For much of philosophy, the field of ethics concerned human affairs with no substantive consideration of the land. It was not until the 20th Century that ethical systems were developed and codified with respect to the land and the environment: Aldo Leopold’s Land Ethic, Arne Naess’ Deep Ecology, and Murray Bookchin’s radical ecology being a few examples. The roots of these ethical systems, however, can be traced to the Enlightenment, most notably to Spinoza’s pantheism and Kant’s deontology. The latter conceptualized an ethical system founded on the idea of each human individual as an autonomous “end-in-itself,” whereas the former conceived of the world as an interconnected web and espoused an “ethics of immanence.” By transferring the noumenal essence of the human agent to the land itself (Kantian deontology transferred to the land) as well as viewing the universe as being immanent as opposed to transcendent (Spinoza’s pantheism), a preliminary foundation for the ideas of restoration and conservation was established, thereby preparing the ground from which a future “land ethics” might grow. The development of land ethics was further aided by Emerson, Thoreau, and Muir, particularly in their championing of the “natural world.” As this paper will demonstrate, though, the Transcendentalists are better construed as immersionists (as suggested by the philosopher/critic William H. Gass) plunging into matter as opposed to overcoming it. The land ethics growing out of Kant, Spinoza, and the Transcendentalists is one not of transcendence, but of immersion and immanence: an ethics from the ground up. A final consideration to be made is that of Nietzsche’s call for “an architecture for the search for knowledge,” an architecture that leaves behind the structures and strictures of the church for the open space of parkland. Contrasting with this idea as well as the overall thrust of the paper would be Nietzsche’s ethics of amor fati, which obviates the very idea of conservation. Nietzsche’s submersion of ethics into aesthetics by arguing for lives that open up to new possibilities and transformations, i.e., aesthetic or literary lives, calls into question the idea of restoring or maintaining a status quo.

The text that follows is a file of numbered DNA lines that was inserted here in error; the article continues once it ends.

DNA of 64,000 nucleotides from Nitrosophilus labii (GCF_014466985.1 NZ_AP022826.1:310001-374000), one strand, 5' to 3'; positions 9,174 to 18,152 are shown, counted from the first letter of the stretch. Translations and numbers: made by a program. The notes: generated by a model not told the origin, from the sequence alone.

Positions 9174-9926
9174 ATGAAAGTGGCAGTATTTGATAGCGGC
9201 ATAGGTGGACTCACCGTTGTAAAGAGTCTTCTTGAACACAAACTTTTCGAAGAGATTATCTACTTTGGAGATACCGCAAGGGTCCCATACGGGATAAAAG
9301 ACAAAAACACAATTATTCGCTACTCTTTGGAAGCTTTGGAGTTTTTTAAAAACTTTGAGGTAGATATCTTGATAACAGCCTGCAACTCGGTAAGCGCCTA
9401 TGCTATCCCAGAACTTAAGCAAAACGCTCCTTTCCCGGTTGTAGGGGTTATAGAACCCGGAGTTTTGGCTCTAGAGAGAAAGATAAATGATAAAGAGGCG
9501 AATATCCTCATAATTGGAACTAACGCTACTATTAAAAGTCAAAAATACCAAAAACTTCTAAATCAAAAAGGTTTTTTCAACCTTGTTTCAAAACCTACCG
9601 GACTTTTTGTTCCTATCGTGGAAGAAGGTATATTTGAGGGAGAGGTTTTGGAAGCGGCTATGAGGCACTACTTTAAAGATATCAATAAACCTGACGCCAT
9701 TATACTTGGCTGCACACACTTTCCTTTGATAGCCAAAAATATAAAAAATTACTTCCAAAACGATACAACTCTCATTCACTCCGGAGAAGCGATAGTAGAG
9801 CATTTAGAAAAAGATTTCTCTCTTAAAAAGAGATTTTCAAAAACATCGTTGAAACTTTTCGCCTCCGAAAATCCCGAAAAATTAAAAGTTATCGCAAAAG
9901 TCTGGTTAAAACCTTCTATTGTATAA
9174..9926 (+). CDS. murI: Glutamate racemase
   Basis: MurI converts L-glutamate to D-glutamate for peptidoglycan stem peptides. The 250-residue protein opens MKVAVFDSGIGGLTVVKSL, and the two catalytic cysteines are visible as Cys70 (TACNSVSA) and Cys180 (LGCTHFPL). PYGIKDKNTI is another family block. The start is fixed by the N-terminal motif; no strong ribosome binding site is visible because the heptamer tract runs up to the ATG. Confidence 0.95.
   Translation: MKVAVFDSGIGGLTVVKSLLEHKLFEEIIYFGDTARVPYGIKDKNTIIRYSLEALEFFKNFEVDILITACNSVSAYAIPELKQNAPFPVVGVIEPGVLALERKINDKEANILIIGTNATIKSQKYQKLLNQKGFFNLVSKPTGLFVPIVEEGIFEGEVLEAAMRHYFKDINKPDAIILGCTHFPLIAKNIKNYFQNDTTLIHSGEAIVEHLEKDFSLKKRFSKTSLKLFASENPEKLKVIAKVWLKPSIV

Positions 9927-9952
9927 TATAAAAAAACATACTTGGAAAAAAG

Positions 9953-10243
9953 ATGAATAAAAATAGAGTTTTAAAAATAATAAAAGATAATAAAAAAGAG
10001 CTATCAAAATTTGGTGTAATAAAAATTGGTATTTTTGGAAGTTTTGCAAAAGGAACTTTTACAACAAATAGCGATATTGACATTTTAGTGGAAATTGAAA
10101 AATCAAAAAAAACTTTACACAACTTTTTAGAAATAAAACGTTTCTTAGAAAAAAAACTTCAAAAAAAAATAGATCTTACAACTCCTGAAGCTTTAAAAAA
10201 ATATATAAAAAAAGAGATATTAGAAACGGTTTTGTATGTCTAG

In this paper, we will consider the foundations of such “land ethics”; discuss how the land came to be conceptualized as an “end in itself”; and think about the implications and ramifications of such a transformation in our conceptual thinking. The paper’s goal is to dwell on the very idea of conservation—of what it means to make space and save space.
Michael King, City College of New York, USA
Harvard Citation Guide: King, M. (2012) Ethics from the Ground Up/Ethics Being Ground Up, International Society for the Philosophy of Architecture, [blog] 20 May 2012, Available at: https://isparchitecture.wordpress.com. [Accessed: 01 June 2012].